Jim covered Congress and The White House during the George W. Bush administration for The Washington Times, and worked as a reporter, editorial writer and columnist for newspapers in Pennsylvania, Virginia, and California. He has appeared on the Fox News Channel, CNN, MSNBC, C-Span, and many local and national talk radio shows to talk politics and policy.
Latest posts by Jim Lakely (see all)
- Heartland on the Radio: Peter Ferrara on Tony Katz Today - July 7, 2017
- Heartland on the Radio: Jay Lehr on Rural Route - July 7, 2017
- Heartland on the Radio: Tim Huelskamp on Breitbart News Daily - July 6, 2017
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Here are a few of the stories that we’ve run that reflect new policy realities after Tuesday’s election. You can also get all this on you iPad with the Heartlander app. Bookmark the page, or grab the RSS feed for your reader:
States that have resisted or slowed their implementation of Obamacare now face a number of key decisions that must be made in very short order.
A comprehensive survey of the nation’s physicians by a respected nonpartisan group has found broad-based pessimism about the future of medicine, President Obama’s health care law, and government-funded health care in general.
Multiple states and other plaintiffs are continuing their lawsuits against President Obama’s administration over his mandate that employers provide coverage for contraception and abortifacients, despite being rebuffed by a federal judge.
President Obama’s reelection with no change of leadership in the House and Senate means he and Education Secretary Arne Duncan will maintain current policies: multiple federal grants for favored initiatives and increased control over state and local education.
The nation’s largest abortion provider will soon teach more public school students about sex, thanks to federal funding inside the 2010 Patient Protection and Affordable Care Act.
Most states begin legislative sessions in spring 2013, and several lawmakers have already indicated they will introduce Parent Trigger or school voucher legislation. Here’s a list.
Every now and then developments in the global warming debate induce a deep-from-the-belly round of laughter.
Senate Majority Leader Harry Reid (D-NV) told reporters this week that he would like to see the U.S. Senate address climate change.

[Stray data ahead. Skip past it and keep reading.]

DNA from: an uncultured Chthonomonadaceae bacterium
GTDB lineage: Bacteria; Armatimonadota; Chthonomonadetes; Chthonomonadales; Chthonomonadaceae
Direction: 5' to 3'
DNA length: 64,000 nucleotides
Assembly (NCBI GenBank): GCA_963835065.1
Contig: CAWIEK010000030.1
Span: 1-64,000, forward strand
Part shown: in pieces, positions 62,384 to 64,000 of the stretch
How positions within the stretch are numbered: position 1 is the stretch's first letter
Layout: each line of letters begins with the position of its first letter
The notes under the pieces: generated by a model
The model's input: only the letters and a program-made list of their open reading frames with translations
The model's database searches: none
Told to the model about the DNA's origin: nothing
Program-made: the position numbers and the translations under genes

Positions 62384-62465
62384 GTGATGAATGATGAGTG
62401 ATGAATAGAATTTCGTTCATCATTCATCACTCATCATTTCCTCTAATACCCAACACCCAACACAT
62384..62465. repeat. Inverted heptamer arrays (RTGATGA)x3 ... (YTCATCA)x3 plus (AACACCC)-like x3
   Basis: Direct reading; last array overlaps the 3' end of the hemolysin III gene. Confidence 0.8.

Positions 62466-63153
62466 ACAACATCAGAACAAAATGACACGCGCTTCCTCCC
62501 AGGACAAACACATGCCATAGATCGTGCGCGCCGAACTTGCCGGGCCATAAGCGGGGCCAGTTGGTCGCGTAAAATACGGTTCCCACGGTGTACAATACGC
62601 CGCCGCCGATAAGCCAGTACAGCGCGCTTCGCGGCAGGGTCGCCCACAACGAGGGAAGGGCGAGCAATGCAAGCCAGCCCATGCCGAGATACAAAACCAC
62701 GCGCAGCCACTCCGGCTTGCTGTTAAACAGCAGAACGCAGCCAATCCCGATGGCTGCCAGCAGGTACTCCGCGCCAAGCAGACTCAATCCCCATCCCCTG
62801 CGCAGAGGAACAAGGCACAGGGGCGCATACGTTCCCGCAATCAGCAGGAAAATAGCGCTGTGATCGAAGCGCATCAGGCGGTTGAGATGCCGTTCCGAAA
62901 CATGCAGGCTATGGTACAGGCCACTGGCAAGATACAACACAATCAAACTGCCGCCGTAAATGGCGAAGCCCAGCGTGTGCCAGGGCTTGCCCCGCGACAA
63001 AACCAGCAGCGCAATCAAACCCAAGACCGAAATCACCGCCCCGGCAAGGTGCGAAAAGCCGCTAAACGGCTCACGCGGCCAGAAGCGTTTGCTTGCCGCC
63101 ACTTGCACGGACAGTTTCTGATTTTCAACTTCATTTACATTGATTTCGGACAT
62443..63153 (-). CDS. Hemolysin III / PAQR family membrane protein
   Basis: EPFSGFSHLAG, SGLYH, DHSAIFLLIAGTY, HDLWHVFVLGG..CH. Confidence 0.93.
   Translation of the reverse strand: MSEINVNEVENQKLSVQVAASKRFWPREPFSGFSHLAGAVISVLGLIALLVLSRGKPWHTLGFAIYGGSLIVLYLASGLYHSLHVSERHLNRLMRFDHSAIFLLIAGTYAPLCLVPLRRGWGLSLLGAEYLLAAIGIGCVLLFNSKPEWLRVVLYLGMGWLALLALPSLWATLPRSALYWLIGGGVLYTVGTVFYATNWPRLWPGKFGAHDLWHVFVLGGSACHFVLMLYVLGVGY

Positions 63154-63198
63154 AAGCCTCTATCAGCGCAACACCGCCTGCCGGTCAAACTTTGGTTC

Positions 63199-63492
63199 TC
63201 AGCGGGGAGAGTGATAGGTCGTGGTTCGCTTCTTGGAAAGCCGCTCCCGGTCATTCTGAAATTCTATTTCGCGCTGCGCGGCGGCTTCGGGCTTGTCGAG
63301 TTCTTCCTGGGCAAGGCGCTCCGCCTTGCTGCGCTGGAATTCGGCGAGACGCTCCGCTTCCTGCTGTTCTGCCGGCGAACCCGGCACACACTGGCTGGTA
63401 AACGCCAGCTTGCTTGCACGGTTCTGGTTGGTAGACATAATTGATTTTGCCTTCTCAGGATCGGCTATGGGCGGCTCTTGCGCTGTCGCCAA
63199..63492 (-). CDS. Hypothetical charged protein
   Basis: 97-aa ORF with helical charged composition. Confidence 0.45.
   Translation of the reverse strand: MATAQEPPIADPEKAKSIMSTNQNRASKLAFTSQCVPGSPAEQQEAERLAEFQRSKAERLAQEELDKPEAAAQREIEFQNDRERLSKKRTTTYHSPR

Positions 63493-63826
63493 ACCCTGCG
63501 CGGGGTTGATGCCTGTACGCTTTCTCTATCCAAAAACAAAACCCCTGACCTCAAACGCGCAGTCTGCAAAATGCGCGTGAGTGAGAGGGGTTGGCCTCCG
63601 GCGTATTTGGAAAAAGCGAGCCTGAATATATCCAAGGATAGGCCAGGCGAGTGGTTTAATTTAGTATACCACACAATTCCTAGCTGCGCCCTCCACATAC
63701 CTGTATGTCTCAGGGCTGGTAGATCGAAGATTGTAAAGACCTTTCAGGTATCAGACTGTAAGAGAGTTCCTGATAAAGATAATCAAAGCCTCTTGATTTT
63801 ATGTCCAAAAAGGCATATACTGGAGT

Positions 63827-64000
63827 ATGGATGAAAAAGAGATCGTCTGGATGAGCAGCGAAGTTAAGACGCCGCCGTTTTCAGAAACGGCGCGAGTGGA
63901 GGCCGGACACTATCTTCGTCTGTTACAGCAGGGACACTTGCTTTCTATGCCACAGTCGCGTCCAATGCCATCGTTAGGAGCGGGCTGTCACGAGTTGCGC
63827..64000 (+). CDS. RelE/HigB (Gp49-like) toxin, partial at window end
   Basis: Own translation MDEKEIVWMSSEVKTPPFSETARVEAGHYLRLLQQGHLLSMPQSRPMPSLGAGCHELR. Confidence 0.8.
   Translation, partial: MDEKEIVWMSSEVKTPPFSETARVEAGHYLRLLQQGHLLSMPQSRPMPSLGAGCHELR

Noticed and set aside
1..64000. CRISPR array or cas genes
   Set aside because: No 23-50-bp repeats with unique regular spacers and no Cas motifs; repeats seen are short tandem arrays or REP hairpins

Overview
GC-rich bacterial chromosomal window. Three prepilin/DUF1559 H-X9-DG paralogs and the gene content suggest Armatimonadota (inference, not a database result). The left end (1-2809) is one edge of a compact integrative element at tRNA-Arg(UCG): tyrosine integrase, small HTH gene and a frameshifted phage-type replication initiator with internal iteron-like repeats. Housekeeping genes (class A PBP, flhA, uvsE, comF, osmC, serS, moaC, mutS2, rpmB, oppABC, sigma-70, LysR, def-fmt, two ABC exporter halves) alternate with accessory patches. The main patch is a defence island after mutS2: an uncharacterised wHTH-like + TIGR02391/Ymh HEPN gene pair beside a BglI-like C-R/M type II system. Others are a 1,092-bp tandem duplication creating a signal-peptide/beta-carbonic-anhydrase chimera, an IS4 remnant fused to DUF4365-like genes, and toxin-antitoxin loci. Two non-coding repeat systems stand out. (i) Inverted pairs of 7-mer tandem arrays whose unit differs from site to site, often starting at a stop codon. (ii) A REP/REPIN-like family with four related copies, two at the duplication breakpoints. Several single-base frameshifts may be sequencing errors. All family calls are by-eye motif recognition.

British officials are putting an end to new onshore wind farm construction, halting an energy experiment that has produced little usable electricity while draining the finances of British taxpayers and electricity consumers.
California voters have approved measures to raise taxes billions of dollars and have rejected a measure to stop labor unions from forcing members to pay dues for union-backed political activities.
Michigan voters defeated the union-backed Proposal 2, with 58 percent voting no and 42 percent voting yes.
Read about the Cato Institute’s 11th biennial fiscal report card on the governors, which examines state budget actions since 2010.
The so-called Taxpayer Protection Act is anything but, according to an array of free-market, taxpayer, environmental, and insurance organizations that warn the measure would put taxpayers on the hook for billions of dollars of property insurance losses and encourage more development in risky areas.
Since the financial crisis began in August 2007, one of the puzzles surrounding the Federal Reserve’s quantitative easing program — i.e., money printing—has been why it has not led to high levels of consumer price inflation in areas other than food and energy.
Seton Motely, President of Less Government, discusses his recent Breitbart.com piece “Meet The New Left, Came as the Old Left.” Motley talks about net neutrality, the left’s ever-shifting language, the folly of “monpolies” on in the Digital economy, and more.
Groupon customers are worse off under the proposed class action settlement in a case over expired coupons, according to Ted Frank of the Center for Class Action Fairness.
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